The building will be 59 feet tall at its highest point, with a primary height of about 55 feet to 56 feet, the project architect said. By comparison, City Manager Peter Dame said The Village parking structure is about 37 feet in height, Maire Elementary School is about 51 feet tall and Beaumont Hospital, Grosse Pointe — now Corewell — is 57 feet tall.

Steve Cavera, of the 400 block of Neff Road, expressed reservations about the project.

“If your house was right next to this, would you vote for it?” Cavera asked the council. “I don’t think you would.”

He said he felt this was “the wrong location” for a project like this.

“It’s going to impact traffic substantially,” said Cavera, who disagreed with results of the independent traffic study.

According to the traffic study, conducted by Novi-based firm Fishbeck, “the proposed development will not result in any significant impact to the adjacent road network.”

“Our own traffic consultant has reviewed the Fishbeck study and agrees with its conclusions,” Dame said. “They believe it’s well done and accurate.”

Members of the local business community believe this project would benefit them and the City as a whole.

During a recent meeting of the Main Street Board, Main Street Grosse Pointe Executive Director Cindy Willcock said the board members “were all very supportive of the project and in favor of it happening.”

“It ties in with the (City’s) master plan and the Main Street (philosophy),” Willcock said, stating it will open up additional façade improvements in The Village.

As to water and sewer capacity, when the property was envisioned as a 79-unit Sunrise Senior Living facility, Dame said Sunrise paid for a new water main from Kercheval Avenue to St. Paul Street, and all of the sanitary sewer lines in the area have been lined. In addition, Dame said there’s a 72-inch storm sewer line under St. Clair Avenue.

Jackson said the developer would create a “green” roof to capture stormwater instead of sending it directly into the city’s stormwater system.

Dame said “lots more landscaping” and proposed bioswales in the parking lot will divert or slow additional stormwater from entering the stormwater system.

Dame doesn’t anticipate changing the parking rules on St. Clair as a result of this development.

“We would not allow commercial drop-offs on St. Clair,” Dame said.

Despite opposition from some residents living near the proposed development, there are a number of residents in favor of it, as well.

Brian Satterfield, who lives in the 500 block of St. Clair, said he was “very much (an) advocate of this facility,” but he did think 81 units was a large number.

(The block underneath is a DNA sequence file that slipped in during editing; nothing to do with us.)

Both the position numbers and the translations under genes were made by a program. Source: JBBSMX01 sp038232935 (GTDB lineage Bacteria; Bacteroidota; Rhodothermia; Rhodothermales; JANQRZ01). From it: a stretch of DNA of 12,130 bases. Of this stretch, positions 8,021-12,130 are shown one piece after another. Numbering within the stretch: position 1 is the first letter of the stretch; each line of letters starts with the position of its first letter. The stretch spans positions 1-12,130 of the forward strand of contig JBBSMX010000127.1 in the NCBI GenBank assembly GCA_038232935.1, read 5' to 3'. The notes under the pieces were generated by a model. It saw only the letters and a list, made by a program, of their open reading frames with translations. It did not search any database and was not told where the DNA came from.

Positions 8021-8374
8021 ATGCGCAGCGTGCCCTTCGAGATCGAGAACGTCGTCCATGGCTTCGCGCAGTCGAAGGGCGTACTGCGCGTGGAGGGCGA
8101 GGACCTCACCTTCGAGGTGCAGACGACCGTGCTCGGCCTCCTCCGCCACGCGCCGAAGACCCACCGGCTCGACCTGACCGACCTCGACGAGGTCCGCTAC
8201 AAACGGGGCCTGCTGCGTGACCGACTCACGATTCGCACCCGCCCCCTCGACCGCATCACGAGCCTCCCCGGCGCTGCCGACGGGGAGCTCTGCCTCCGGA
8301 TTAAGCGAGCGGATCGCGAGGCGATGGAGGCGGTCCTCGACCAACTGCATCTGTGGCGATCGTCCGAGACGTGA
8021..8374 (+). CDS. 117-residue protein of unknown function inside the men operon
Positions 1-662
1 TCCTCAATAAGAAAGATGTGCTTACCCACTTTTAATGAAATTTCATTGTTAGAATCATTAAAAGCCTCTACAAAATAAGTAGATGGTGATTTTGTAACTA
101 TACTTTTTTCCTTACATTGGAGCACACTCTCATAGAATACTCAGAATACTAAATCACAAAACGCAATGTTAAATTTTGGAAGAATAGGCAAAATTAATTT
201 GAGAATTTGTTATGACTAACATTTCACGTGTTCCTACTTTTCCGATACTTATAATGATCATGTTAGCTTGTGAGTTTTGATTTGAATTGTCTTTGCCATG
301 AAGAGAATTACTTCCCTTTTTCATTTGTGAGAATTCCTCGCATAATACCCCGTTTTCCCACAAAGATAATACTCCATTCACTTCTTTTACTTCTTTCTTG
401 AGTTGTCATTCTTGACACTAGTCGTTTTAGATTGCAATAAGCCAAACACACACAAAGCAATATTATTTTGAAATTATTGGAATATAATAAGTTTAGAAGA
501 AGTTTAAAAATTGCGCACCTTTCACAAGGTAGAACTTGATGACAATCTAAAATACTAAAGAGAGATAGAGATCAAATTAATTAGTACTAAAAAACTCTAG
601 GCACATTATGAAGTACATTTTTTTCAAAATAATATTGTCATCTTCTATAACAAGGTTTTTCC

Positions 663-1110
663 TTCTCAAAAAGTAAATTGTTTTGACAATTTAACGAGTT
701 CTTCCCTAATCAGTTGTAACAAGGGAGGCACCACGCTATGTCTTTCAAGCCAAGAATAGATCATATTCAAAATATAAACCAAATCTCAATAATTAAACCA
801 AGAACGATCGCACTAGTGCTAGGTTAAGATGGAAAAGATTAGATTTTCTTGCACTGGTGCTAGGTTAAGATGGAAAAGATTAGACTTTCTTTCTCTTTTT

Kurt Shuck, who lives in the 500 block of St. Clair — across the street from the proposed development — said he would be interested in moving there when he can no longer take care of his home, where his family has lived since 1960.

“I look to stay in this community,” Shuck said. “Being in walking (distance) from stores would be a huge asset to residents of this community. … The Village is the perfect place for this.”

Bob Sullivan, of Grosse Pointe Woods, said he and his wife are lifelong Grosse Pointers.

“After seeing these drawings, I’ve become more enthused about it,” Sullivan said. “My wife and I are for this, and we would be interested in living there.”


Site history
Dame said this parcel has stood vacant for many years. It was acquired by Sunrise Senior Living circa 2006, when it was slated to become a senior housing facility, but those plans fell through after the Great Recession hit in 2008. Sunrise held onto the property all those years, not selling it until Bailey purchased it last year for a development named City Center Apartments.

Around 2005, Dame said, the City purchased the six houses that had formerly occupied the Sunrise property and tore those down with the intention of creating a higher-density use next to The Village. He said the City has wanted to see redevelopment of the site since then, but Sunrise wasn’t interested in selling the property until last year. Dame said the City has envisioned a three- to four-story structure for that parcel since 2005.

“It’s not a surprise … and it’s very much been thought of as a way to increase the vitality of the City since 2005,” Dame said.

Because the project is a PUD, the City has more flexibility to impose certain conditions on the developer. Tomkowiak asked residents to “tell us what you want” so they could request modifications from the developer.

“Obviously, this is a commercial enterprise. … It’s not philanthropic,” Tomkowiak said. “They have to have economies of scale to do it.”

But if approved, “The tax benefits to the City are going to be huge,” Tomkowiak said.

Jackson said a recent market study showed there is great demand from empty nesters in the community for a development like this.

Some officials said that change is often preceded by opposition.

“There isn’t a project that we’ve ever considered that hasn’t had a room full of people who (didn’t want it),” City Councilman Christopher Walsh said. “We need to work for the vitality of the city. … We cannot look away … when people want to invest in the vitality of our city.”